Vocare #1 was held January 3-5, 2014 with 22 attendees from the Dioceses of Central Pennsylvania, Georgia, and Atlanta. We are looking forward to Vocare #2 in 2015! Dates and location are TBD.
What is Vocare?
Vocare is a Latin word meaning “to call.”
We are often told that God has a call for each of us. But what does this really mean?
The scriptures are filled with references to the church as a people called by God. In Isaiah, the words of God’s call to Israel is couched in very personal terms: “Do not fear, for I have redeemed you; I have called you by name, you are mine… you are precious in my sight, and honored, and I love you” (Is. 43:1,4). The Apostle Paul writes to the Church in Corinth that they are “called to be saints, together with all those who in every place call on the name of our Lord Jesus Christ, both their Lord and ours” (1 Cor. 1:2). We hear that the Christian life is a pressing on “toward the goal for the prize of the heavenly call of God in Christ Jesus” (Phil. 3:14); and Paul prays for the faithful, “asking that our God will make you worthy of his call and will fulfill by his power every good resolve and work of faith, so that the name of our Lord Jesus may be glorified in you, and you in him, according to the grace of our God and the Lord Jesus Christ” (2 Th. 1:11-12).
We are each have a vocation – a God given calling and charge – for our own lives. Each Christian is called, through the sacrament of Holy Baptism, into a life lived for Jesus Christ, and is equipped at the Holy Eucharist with the assurance of Jesus Christ’s very presence with us today as we “do the work he has given us to do – to love and to serve him as faithful witness of Christ our Lord.”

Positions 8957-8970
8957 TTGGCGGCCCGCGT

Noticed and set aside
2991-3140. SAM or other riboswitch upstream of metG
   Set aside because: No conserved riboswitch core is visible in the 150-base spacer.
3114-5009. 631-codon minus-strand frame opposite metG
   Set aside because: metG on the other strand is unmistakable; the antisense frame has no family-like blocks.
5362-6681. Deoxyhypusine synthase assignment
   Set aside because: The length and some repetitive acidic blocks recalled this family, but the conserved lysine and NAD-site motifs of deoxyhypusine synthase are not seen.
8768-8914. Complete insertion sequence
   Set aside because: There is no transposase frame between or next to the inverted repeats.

From the Vocare International Website
The Vocare Weekend
The Vocare weekend provides an intentional period of time for young adults, ages 18-30, to intentionally engage with their God-given vocations in a relaxed and friendly atmosphere. Led by other young adults, the Vocare weekend finds its heart in a series of twelve talks, each focusing on a unique aspect of the Christian faith and life, and each connecting to an overall consideration of the theme of God’s call to us, here and now. Talks may be followed by discussion, contemplation, worship, or any number of activities – but the weekend’s ultimate theme is found in the intentional consideration of the themes of calling and vocation.
In his book Wishful Thinking, Frederick Buechner writes of Vocation:
“It comes from the Latin vocare, to call, and means the work a person is called to by God. There are all different kinds of voices calling you to all different kinds of work, and the problem is to find out which is the voice of God rather then of Society, say, or the Superego, or Self-Interest. By and large a good rule for finding out is this: The kind of work God usually calls you to is the kind of work (a) that you need most to do and (b) that the world most needs to have done. If you really get a kick out of your work, you’ve presumably met requirement (a), but if your work is writing cigarette ads, the chances are you’ve missed requirement (b). On the other hand, if your work is being a doctor in a leper colony, you have probably met requirement (b), but if most of the time you’re bored and depressed by it, the chances are you have not only bypassed (a), but probably aren’t helping your patients much either. Neither the hair shirt nor the soft berth will do. The place God calls you to is the place where your deep gladness and the world’s deep hunger meet.”
It is our hope that the Vocare weekend serves as a catalyst for the life-long task of discerning the vocation to which God calls us – both in our lives within the church and in our lives in the larger world. We hope that Vocare provides each participant with the opportunity to thoughtfully consider where his or her own deep gladness meets the world’s deep hunger.
From the Vocare International Website